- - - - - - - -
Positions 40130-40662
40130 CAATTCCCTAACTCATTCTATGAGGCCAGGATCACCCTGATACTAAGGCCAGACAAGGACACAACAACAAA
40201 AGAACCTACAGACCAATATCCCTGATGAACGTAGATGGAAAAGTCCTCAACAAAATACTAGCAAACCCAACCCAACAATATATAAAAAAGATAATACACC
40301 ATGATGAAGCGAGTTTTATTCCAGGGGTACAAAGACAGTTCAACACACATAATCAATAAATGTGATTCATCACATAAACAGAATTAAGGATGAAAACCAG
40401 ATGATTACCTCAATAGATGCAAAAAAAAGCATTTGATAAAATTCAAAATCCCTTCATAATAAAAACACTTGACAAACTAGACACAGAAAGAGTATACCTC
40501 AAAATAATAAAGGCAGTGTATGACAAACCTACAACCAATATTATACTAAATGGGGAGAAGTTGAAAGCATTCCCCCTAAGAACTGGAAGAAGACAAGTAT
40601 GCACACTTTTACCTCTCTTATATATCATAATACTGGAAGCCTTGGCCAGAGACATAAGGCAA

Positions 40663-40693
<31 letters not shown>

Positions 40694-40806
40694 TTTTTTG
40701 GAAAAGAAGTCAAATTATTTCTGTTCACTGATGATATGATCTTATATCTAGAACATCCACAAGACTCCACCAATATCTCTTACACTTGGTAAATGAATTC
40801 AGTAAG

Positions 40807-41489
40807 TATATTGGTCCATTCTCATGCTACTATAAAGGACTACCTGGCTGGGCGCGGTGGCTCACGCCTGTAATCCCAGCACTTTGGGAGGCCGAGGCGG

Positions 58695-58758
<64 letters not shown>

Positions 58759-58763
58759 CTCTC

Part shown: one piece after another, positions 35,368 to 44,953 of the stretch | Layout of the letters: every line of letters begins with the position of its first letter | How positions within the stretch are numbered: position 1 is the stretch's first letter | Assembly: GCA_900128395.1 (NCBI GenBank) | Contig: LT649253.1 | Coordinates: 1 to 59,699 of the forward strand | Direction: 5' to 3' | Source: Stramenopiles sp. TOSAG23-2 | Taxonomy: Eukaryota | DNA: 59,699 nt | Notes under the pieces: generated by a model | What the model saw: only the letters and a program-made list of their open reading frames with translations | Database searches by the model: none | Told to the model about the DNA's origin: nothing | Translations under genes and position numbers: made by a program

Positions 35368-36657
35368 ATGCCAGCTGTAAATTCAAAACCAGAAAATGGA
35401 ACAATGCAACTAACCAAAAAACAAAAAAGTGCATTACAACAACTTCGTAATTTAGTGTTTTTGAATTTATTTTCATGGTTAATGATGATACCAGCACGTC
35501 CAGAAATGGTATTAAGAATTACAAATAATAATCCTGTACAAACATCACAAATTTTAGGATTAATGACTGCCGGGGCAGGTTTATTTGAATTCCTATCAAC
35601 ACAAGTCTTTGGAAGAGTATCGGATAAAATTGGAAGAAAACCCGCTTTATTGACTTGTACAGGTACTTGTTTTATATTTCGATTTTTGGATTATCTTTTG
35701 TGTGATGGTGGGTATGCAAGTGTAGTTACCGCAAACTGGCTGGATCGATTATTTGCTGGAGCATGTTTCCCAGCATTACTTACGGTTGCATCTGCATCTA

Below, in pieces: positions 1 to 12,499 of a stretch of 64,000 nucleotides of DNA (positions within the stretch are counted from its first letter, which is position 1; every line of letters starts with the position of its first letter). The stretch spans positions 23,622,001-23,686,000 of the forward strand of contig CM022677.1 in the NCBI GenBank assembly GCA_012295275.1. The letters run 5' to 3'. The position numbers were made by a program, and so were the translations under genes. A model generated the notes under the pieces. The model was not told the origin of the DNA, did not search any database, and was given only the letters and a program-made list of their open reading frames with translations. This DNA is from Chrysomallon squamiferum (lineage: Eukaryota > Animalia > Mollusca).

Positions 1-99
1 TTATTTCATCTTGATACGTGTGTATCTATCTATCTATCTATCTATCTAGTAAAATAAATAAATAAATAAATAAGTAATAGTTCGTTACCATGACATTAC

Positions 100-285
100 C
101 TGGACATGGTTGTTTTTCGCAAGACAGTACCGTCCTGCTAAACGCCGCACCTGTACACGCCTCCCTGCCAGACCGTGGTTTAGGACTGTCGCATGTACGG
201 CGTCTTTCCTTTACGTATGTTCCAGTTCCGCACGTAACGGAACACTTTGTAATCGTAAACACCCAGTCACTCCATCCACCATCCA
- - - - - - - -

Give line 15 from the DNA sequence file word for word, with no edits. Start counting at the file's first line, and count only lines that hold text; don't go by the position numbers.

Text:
40807 TATATTGGTCCATTCTCATGCTACTATAAAGGACTACCTGGCTGGGCGCGGTGGCTCACGCCTGTAATCCCAGCACTTTGGGAGGCCGAGGCGG